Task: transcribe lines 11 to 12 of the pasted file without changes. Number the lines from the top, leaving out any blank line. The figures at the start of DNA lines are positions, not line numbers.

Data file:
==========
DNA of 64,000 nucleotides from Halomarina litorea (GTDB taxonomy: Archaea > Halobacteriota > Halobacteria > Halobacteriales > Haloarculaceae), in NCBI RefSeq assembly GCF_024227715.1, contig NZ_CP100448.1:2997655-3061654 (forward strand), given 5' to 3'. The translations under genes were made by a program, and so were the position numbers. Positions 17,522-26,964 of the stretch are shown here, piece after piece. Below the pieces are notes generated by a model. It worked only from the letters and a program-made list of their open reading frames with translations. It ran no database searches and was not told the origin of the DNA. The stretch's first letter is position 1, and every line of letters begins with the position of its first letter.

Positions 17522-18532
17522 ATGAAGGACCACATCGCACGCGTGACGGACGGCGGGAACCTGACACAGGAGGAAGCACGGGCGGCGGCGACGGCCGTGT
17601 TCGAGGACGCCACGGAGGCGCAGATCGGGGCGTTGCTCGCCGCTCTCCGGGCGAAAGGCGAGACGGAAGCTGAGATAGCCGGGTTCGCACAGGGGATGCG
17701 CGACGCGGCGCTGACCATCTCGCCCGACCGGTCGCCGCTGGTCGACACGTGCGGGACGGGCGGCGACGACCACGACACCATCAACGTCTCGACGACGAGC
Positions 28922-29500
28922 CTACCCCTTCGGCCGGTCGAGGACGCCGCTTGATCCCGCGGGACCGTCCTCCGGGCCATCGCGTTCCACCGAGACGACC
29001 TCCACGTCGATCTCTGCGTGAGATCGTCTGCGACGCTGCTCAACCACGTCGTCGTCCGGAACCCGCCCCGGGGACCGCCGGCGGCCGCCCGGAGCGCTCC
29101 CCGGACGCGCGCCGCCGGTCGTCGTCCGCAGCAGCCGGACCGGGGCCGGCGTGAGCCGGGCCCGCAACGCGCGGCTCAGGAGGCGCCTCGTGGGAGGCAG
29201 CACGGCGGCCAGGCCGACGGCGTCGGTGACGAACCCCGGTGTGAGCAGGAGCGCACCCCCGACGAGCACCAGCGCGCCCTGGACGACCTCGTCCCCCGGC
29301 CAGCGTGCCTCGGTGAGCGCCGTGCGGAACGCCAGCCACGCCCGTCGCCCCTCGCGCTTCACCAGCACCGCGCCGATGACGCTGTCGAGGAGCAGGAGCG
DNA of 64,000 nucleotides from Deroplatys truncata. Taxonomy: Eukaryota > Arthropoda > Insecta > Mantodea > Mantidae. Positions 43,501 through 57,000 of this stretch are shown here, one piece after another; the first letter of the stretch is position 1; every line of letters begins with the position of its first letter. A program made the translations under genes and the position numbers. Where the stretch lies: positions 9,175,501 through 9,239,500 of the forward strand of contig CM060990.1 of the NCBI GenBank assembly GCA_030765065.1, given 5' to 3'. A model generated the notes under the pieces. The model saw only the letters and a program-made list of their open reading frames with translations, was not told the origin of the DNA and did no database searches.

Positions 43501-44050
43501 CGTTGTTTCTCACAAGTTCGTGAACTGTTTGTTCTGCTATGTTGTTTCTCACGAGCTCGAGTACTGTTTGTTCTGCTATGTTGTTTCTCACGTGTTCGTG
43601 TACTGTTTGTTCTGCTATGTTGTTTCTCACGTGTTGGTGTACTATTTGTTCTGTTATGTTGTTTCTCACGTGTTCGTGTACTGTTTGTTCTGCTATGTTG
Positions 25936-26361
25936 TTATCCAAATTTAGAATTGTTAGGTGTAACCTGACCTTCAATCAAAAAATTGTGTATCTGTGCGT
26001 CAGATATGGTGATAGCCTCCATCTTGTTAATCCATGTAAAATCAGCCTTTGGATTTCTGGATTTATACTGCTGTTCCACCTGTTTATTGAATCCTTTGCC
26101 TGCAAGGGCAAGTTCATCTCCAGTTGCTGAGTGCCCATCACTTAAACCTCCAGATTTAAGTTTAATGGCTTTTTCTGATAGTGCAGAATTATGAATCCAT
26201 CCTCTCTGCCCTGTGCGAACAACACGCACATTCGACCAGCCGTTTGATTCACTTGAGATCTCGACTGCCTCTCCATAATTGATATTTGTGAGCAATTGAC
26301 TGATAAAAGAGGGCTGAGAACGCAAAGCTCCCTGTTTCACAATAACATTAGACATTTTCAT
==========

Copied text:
29301 CAGCGTGCCTCGGTGAGCGCCGTGCGGAACGCCAGCCACGCCCGTCGCCCCTCGCGCTTCACCAGCACCGCGCCGATGACGCTGTCGAGGAGCAGGAGCG
DNA of 64,000 nucleotides from Deroplatys truncata. Taxonomy: Eukaryota > Arthropoda > Insecta > Mantodea > Mantidae. Positions 43,501 through 57,000 of this stretch are shown here, one piece after another; the first letter of the stretch is position 1; every line of letters begins with the position of its first letter. A program made the translations under genes and the position numbers. Where the stretch lies: positions 9,175,501 through 9,239,500 of the forward strand of contig CM060990.1 of the NCBI GenBank assembly GCA_030765065.1, given 5' to 3'. A model generated the notes under the pieces. The model saw only the letters and a program-made list of their open reading frames with translations, was not told the origin of the DNA and did no database searches.